Roulette Wheel Selection in Python 🐍

The roulette wheel selection (also known as fitness proportionate selection) is a function used by genetic algorithms for selecting potentially useful solutions for recombination.
The crossover individual probability is computed based on the individual’s fitness divided by the sum of all population fitness. The following is the formula for it:

where pi is the probability of each chromosome equals the chromosome frequency divided by the sum of all fitness. Let’s imagine that the roulette wheel selection algorithm is like a pie chart. Each individual has a fitness value and the sum of all is the circle. So the probability of selecting a potential mate depends on your fitness with respect to the rest. The following illustration shows the probability of selecting each of them depends on how much space they take in the pie.

Roulette wheel selection in genetic algorithm python

An example of the genetic algorithm roulette wheel selection in python. Easy python implementation without pseudo code.

If you desire to apply this genetic algorithm operation as a minimization problem all you have to do is reverse the probabilities of the function. the roulette wheel selection for the minimization problem requires updating the probabilities to 1-prob. Below the python example:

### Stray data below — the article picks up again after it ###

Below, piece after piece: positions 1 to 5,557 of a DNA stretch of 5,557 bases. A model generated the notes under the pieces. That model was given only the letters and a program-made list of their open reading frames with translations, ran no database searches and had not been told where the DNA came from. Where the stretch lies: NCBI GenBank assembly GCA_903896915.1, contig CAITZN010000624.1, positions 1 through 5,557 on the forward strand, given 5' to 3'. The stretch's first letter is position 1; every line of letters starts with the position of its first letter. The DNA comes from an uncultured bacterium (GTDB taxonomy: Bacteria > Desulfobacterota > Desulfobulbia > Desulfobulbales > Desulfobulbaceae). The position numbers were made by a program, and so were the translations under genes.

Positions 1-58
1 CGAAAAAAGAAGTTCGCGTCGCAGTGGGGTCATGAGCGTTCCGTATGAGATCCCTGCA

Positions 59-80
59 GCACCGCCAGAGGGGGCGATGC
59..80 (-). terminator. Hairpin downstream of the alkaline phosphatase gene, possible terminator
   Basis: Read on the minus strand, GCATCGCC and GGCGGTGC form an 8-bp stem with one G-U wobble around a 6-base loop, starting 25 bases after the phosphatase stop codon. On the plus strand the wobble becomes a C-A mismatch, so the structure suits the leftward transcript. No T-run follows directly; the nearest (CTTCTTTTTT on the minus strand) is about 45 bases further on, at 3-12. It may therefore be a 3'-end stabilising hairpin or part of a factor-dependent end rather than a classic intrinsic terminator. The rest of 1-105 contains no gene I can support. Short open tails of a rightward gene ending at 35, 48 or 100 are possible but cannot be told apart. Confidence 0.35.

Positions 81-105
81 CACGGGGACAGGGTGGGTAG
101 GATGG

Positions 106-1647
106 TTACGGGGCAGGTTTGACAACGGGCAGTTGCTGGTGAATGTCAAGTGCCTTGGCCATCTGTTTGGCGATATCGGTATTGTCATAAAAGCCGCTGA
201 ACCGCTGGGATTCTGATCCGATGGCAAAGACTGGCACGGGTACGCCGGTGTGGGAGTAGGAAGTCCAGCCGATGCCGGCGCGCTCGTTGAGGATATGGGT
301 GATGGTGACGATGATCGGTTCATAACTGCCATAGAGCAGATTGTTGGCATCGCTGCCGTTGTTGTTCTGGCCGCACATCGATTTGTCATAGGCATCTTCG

I hope that was clear, if not leave a comment and I’ll do my best to clarify it.

6 Replies to “Roulette Wheel Selection in Python 🐍”

1. Bayesian says:

Hi,
it works perfect when the fitness function is a max. But what if the fitness function is seeking for a min ? Using the sum in the denominator will produce the opposite. (possible solution: the probability is a function of the distance between an individual to a theoretical (min) optimum and the sum of the distance for every individual)

• Roc Reguant says:

The probability function is based on ptobabilities that add up to 1 (100%); therefore, by doing one minus the probability you can select for the opposite (the minimum). I hope that makes sense 🙂

• Kyle says:

It doesn’t work though. The probabilities doesn’t add up to 1. If the distribution for maximization are [0.3, 0.2, 0.4, 0.1] then your minimization distribution will be [0.7, 0.8, 0.6, 0.9] which doesn’t add up to 1.

• Akshay L Chandra says:

Hey Kyle, you can simply subtract maximum of all fitnesses from each fitness value and remove the (1-probabilities) line to make it work for the minimization problem.

2. Mufassir says:

Due to computational precisions of computer, the sum of probabilities is not coming to be 1.

• Roc Reguant says:

True, but that’s a physical limitation i.e. hardware that all software has and handles in different ways. I’m not sure you’ll be able to appreciate this imprecision. Do you want to show us the error in a reproducible manner? Or would you like to show us an alternative solution?